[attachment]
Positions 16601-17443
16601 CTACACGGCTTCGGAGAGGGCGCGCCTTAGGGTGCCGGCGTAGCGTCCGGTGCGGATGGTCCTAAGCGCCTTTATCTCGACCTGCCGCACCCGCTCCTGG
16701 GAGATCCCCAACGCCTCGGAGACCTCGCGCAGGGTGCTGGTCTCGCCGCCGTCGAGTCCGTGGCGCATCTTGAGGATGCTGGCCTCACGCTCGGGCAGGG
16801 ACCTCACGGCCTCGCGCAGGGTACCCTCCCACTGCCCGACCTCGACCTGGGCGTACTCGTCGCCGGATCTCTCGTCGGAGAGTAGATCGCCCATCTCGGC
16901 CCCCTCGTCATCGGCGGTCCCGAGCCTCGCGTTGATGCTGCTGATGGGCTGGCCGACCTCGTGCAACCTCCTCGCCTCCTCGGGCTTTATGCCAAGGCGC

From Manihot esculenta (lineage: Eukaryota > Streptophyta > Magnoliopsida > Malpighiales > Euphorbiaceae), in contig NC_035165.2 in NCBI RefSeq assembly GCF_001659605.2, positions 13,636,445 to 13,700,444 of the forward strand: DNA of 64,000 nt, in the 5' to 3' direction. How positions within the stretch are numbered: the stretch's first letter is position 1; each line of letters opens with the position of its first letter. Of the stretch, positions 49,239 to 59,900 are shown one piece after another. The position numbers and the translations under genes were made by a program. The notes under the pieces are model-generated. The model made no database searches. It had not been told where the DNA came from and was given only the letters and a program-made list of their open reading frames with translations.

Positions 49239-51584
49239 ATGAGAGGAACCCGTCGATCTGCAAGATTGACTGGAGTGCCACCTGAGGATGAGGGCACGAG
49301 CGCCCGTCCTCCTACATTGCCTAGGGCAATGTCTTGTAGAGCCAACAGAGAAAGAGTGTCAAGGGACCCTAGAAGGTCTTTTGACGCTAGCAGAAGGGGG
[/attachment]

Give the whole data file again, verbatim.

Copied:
Positions 16601-17443
16601 CTACACGGCTTCGGAGAGGGCGCGCCTTAGGGTGCCGGCGTAGCGTCCGGTGCGGATGGTCCTAAGCGCCTTTATCTCGACCTGCCGCACCCGCTCCTGG
16701 GAGATCCCCAACGCCTCGGAGACCTCGCGCAGGGTGCTGGTCTCGCCGCCGTCGAGTCCGTGGCGCATCTTGAGGATGCTGGCCTCACGCTCGGGCAGGG
16801 ACCTCACGGCCTCGCGCAGGGTACCCTCCCACTGCCCGACCTCGACCTGGGCGTACTCGTCGCCGGATCTCTCGTCGGAGAGTAGATCGCCCATCTCGGC
16901 CCCCTCGTCATCGGCGGTCCCGAGCCTCGCGTTGATGCTGCTGATGGGCTGGCCGACCTCGTGCAACCTCCTCGCCTCCTCGGGCTTTATGCCAAGGCGC

From Manihot esculenta (lineage: Eukaryota > Streptophyta > Magnoliopsida > Malpighiales > Euphorbiaceae), in contig NC_035165.2 in NCBI RefSeq assembly GCF_001659605.2, positions 13,636,445 to 13,700,444 of the forward strand: DNA of 64,000 nt, in the 5' to 3' direction. How positions within the stretch are numbered: the stretch's first letter is position 1; each line of letters opens with the position of its first letter. Of the stretch, positions 49,239 to 59,900 are shown one piece after another. The position numbers and the translations under genes were made by a program. The notes under the pieces are model-generated. The model made no database searches. It had not been told where the DNA came from and was given only the letters and a program-made list of their open reading frames with translations.

Positions 49239-51584
49239 ATGAGAGGAACCCGTCGATCTGCAAGATTGACTGGAGTGCCACCTGAGGATGAGGGCACGAG
49301 CGCCCGTCCTCCTACATTGCCTAGGGCAATGTCTTGTAGAGCCAACAGAGAAAGAGTGTCAAGGGACCCTAGAAGGTCTTTTGACGCTAGCAGAAGGGGG